In 1 Samuel 3, Eli was the High Priest of Israel. He was their spiritual leader, but the first verse says, “Now in those days messages from the Lord were very rare, and visions were quite uncommon” (NLT). The reason why the messages and visions were rare is because Eli had quit honoring God’s presence. He no longer slept in the tabernacle tending to the candlestick, he allowed his sons to steal God’s offerings and turned a blind eye to their promiscuity. God had enough of it and spoke to Samuel a prophetic message of how He was going to remove Eli and his sons from their positions.

In Matthew 13:57-58 it says, “Then Jesus told them, ‘A prophet is honored everywhere except in his own hometown and among his own family.’ And so he did only a few miracles there because of their unbelief.” Our belief and honor have a lot to do with how much we experience the power of God in our life. If it’s been a while since you’ve heard God’s voice or experienced Him in a real way, take a close examination of your life. Are you honoring Him in all aspects of your life? Have you been relaxed on your spiritual disciplines? When we honor God, He shows up in our life in real ways.

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Growing In Grace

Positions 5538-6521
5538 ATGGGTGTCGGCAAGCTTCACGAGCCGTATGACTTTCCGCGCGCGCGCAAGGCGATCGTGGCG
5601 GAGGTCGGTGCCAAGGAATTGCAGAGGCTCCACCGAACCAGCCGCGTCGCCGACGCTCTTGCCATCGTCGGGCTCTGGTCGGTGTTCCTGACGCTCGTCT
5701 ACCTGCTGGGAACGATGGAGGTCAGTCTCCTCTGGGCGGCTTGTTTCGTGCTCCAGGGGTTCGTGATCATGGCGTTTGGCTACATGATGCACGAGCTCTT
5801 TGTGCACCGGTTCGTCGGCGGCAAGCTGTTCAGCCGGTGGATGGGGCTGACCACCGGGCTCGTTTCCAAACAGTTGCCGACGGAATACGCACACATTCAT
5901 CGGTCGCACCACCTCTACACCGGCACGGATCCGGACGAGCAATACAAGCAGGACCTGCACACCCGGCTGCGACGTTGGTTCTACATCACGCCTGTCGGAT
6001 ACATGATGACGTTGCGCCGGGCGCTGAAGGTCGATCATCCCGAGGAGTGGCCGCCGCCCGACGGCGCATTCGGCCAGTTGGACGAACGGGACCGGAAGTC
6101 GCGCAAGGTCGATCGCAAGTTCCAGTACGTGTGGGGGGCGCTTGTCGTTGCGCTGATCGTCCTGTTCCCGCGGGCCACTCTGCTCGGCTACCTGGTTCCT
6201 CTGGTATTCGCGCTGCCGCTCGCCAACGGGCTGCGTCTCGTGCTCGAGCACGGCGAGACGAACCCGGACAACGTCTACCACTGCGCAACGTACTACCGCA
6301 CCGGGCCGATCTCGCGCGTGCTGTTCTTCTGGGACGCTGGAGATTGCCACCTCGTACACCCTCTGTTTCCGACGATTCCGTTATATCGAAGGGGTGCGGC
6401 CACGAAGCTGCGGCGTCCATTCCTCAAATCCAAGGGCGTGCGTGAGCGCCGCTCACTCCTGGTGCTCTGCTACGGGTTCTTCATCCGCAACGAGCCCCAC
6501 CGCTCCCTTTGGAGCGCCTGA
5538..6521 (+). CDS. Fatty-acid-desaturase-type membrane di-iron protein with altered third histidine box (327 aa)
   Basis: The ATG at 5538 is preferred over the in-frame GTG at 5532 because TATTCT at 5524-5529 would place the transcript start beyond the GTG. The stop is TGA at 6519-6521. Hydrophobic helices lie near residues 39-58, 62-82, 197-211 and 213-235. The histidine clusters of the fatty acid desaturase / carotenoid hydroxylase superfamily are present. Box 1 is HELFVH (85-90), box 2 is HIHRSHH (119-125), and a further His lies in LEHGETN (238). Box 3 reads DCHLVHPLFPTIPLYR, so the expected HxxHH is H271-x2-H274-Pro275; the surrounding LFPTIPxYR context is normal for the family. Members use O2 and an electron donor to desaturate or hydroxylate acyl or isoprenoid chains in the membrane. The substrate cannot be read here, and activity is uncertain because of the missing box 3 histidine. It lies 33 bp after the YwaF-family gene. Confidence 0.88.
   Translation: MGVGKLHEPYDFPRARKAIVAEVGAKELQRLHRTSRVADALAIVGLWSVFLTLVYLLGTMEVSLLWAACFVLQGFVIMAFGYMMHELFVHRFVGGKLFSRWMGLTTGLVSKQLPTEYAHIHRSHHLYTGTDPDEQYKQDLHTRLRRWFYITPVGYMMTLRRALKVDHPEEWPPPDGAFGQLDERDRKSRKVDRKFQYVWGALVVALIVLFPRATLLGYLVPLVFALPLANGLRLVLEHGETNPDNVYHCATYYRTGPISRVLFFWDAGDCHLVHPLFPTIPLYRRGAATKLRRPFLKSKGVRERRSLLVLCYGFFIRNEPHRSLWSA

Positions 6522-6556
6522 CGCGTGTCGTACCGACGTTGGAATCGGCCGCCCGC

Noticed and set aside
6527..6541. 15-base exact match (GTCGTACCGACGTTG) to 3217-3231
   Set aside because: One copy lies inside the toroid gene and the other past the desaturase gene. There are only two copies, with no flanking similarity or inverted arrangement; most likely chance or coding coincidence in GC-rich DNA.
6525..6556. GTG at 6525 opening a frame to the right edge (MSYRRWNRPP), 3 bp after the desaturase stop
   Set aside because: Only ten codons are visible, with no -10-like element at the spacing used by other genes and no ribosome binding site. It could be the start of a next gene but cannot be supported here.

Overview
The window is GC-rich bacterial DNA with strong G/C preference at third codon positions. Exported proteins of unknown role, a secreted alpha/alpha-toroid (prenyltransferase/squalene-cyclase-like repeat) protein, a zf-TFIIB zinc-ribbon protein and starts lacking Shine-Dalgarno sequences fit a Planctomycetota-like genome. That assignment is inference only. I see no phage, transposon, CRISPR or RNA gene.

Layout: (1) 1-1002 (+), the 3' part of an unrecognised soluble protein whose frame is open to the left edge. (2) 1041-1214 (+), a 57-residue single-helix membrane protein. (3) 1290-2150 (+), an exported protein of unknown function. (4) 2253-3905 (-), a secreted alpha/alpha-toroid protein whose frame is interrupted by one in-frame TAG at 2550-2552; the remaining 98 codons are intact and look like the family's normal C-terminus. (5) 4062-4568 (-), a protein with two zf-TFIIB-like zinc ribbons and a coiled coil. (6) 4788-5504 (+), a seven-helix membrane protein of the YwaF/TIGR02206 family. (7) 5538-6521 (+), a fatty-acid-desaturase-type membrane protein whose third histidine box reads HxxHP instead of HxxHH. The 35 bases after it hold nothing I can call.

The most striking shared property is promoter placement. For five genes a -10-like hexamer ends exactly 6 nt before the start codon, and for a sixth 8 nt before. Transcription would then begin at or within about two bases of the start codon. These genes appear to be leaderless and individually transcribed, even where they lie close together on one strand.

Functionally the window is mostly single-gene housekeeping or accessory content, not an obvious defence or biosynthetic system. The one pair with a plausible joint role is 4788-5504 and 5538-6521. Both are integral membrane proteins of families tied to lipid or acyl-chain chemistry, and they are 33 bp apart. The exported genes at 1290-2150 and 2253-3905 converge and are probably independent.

If you ever see my son, most of the time it feels like he’s wearing high water pants. No matter what we do, we just can’t seem to keep pants that fit him. He’s constantly growing and there’s nothing we can do to stop it. We always joke with him about it asking him if he can stop it or grow younger instead. Even as a child he knows that you can’t stop growth and that it happens naturally. It’s the same thing in the animal kingdom, with plants and most living things. They naturally grow and there’s nothing you can do to stop it. God designed physical growth to be natural, but he made other types of growth to require effort in order to create it. If you want to grow your knowledge, you need to apply effort in education. If you want to grow your muscles, you need to apply effort in working out. There are many things like this in life including your spiritual growth.